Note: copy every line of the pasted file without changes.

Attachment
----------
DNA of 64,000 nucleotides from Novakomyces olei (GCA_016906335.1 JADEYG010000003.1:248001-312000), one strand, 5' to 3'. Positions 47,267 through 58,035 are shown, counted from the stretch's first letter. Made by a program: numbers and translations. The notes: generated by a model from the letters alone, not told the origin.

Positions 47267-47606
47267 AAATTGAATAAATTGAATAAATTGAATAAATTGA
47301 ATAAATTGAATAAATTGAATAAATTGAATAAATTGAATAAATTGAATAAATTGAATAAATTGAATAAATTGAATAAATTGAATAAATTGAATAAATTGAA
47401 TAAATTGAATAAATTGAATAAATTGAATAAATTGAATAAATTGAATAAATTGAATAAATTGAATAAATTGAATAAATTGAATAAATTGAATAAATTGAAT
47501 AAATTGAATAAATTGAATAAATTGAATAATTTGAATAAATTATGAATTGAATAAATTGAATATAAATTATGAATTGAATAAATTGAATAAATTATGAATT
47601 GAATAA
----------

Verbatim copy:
DNA of 64,000 nucleotides from Novakomyces olei (GCA_016906335.1 JADEYG010000003.1:248001-312000), one strand, 5' to 3'. Positions 47,267 through 58,035 are shown, counted from the stretch's first letter. Made by a program: numbers and translations. The notes: generated by a model from the letters alone, not told the origin.

Positions 47267-47606
47267 AAATTGAATAAATTGAATAAATTGAATAAATTGA
47301 ATAAATTGAATAAATTGAATAAATTGAATAAATTGAATAAATTGAATAAATTGAATAAATTGAATAAATTGAATAAATTGAATAAATTGAATAAATTGAA
47401 TAAATTGAATAAATTGAATAAATTGAATAAATTGAATAAATTGAATAAATTGAATAAATTGAATAAATTGAATAAATTGAATAAATTGAATAAATTGAAT
47501 AAATTGAATAAATTGAATAAATTGAATAATTTGAATAAATTATGAATTGAATAAATTGAATATAAATTATGAATTGAATAAATTGAATAAATTATGAATT
47601 GAATAA